When you first start taking seriously how you manage your finances, putting together a spending plan (like a budget but much more effective) and actually sticking to it can seem like a rather daunting task. However, if you have a limited income or simply want to take greater control over your spending, it’s absolutely necessary to get the hang of it sooner than later.
So whether you’re a young adult or in middle age, here are some tips that can help you establish your first spending plan so you can get off onto the right foot:
- Create a history of the way you spent over the last 12 months. Determining your expenses is much harder than determining your income. To get a more accurate reading of how much you spend each month in certain categories, use your bank and credit card statements, purchasing receipts, entries in your check register, and so forth to see how you have spent money over the past 12 months. If you cannot create a full-year history, simply do the best you can with six or even three months of spending information. Looking at these expenses will be quite emotional and you may find yourself thinking, “why did I spend money on that?” This is good as it will help you make changes in your spending habits going forward. This kind of a history will give you exact reports of how much money you spent in categories like utilities, fuel, food, entertainment and more.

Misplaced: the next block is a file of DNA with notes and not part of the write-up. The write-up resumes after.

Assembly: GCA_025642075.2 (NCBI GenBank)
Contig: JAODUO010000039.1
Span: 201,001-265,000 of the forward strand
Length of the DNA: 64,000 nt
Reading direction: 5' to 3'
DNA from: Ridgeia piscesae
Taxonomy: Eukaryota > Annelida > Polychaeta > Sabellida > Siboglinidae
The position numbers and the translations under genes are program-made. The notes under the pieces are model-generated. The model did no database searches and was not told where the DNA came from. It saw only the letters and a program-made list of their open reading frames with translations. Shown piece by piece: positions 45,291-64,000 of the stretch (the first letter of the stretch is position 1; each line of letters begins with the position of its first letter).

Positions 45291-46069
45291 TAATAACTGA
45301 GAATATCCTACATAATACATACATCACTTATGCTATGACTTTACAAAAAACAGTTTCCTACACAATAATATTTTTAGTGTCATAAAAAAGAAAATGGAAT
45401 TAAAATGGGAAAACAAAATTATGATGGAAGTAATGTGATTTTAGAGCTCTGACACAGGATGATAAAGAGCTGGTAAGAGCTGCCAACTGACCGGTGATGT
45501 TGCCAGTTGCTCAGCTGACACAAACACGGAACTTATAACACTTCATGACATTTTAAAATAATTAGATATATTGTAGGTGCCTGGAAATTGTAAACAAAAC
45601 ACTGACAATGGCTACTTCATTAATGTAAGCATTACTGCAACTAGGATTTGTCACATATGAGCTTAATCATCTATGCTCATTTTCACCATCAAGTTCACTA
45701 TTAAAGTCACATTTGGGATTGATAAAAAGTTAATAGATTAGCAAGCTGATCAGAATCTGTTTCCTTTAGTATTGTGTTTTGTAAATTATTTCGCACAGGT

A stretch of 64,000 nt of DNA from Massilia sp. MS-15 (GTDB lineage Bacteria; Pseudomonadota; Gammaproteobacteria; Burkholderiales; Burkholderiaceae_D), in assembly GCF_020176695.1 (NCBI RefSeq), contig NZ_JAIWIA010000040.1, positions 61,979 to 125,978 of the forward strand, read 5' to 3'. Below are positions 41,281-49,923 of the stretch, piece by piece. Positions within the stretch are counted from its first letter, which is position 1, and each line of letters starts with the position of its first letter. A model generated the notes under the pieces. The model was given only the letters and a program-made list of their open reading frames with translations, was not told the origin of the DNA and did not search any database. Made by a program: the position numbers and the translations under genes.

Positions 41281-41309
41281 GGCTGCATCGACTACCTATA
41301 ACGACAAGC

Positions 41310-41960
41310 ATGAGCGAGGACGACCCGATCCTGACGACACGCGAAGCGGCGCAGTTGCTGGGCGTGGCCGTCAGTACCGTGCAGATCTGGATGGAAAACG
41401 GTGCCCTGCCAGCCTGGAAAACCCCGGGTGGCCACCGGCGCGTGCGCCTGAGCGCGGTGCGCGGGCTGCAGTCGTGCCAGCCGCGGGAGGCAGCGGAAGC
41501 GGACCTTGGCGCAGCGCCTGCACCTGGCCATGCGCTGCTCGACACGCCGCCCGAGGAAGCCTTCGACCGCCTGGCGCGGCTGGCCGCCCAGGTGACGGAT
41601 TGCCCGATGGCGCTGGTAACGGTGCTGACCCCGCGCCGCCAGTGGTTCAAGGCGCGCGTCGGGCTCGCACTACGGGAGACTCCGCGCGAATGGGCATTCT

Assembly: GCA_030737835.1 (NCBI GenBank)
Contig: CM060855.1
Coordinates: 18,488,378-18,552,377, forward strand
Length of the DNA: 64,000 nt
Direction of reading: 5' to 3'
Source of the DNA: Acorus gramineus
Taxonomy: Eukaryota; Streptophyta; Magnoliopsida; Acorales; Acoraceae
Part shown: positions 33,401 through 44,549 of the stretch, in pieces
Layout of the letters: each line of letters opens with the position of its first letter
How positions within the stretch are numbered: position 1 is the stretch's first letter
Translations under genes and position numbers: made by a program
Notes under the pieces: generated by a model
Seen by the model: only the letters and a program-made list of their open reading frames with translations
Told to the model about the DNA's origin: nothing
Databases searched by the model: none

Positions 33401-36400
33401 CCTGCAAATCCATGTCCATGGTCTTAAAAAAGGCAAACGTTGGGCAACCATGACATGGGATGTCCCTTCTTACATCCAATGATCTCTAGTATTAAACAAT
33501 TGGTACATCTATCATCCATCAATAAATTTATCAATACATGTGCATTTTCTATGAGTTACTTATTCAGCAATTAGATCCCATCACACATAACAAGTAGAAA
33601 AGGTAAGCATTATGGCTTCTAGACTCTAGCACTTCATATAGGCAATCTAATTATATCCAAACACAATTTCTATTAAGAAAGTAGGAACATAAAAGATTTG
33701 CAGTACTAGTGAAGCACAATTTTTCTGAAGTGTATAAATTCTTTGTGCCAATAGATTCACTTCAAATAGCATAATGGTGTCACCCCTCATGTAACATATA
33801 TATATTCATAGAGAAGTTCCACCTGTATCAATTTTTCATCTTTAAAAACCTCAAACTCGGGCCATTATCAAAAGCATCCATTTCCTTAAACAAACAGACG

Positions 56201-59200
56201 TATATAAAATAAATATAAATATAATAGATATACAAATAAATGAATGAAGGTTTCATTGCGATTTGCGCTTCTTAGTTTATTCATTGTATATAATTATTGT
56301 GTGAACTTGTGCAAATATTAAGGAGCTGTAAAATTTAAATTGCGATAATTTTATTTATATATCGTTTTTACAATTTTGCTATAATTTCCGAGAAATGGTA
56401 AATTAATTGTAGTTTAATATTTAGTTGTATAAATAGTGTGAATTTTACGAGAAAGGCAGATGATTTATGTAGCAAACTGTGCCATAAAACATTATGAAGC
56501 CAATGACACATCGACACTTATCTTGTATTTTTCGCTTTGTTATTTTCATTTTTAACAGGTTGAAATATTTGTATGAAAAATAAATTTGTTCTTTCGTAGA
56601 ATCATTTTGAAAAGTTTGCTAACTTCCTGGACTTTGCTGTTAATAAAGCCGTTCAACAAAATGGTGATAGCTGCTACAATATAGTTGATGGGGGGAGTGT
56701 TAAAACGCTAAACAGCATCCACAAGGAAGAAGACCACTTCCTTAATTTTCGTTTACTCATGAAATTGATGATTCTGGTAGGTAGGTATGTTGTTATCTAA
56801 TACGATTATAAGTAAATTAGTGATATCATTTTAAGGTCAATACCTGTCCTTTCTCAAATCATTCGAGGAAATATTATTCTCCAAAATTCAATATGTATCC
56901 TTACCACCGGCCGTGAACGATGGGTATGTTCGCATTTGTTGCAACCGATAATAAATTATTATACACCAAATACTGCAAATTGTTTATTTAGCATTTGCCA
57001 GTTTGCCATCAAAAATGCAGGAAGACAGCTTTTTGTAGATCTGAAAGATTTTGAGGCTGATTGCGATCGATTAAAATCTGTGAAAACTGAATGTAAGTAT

- Review your spending and set realistic goals. Once you’ve categorized your spending and reviewed how much you’re actually paying in each category, it’s time to determine whether you really need to be spending as much as you are in those categories. If you’re spending too much, what do you think is a realistic goal you can meet? Make this goal your spending amount for the next month.
- Create a spending category for savings. Be sure to include a category in your spending plan for the amount you intend to put into savings as an expense. That way, you are planning for it every month and it’s essentially a part of your paycheck you never actually see. Turning your savings into a routine part of your financial planning is a really helpful way to make sure you actually keep saving money in the long-term.
- Track your spending at the point of purchase and as you pay bills each month. Be sure to use a tracking tool (Money Mastery offers a free phone app tracker here) that allows you record at the time you make a purchase what you spent in a particular category. Then you can review how you did in staying within your spending amount for each category and how you may need to adjust your spending for the coming month to stay balanced. You’re not always going to perfectly hit your targets, and what is a reasonable target amount might change depending on changes in your life.
For more tips about getting started with creating an effective spending plan and how to manage and track that plan, get in touch with the experts at Money Mastery today!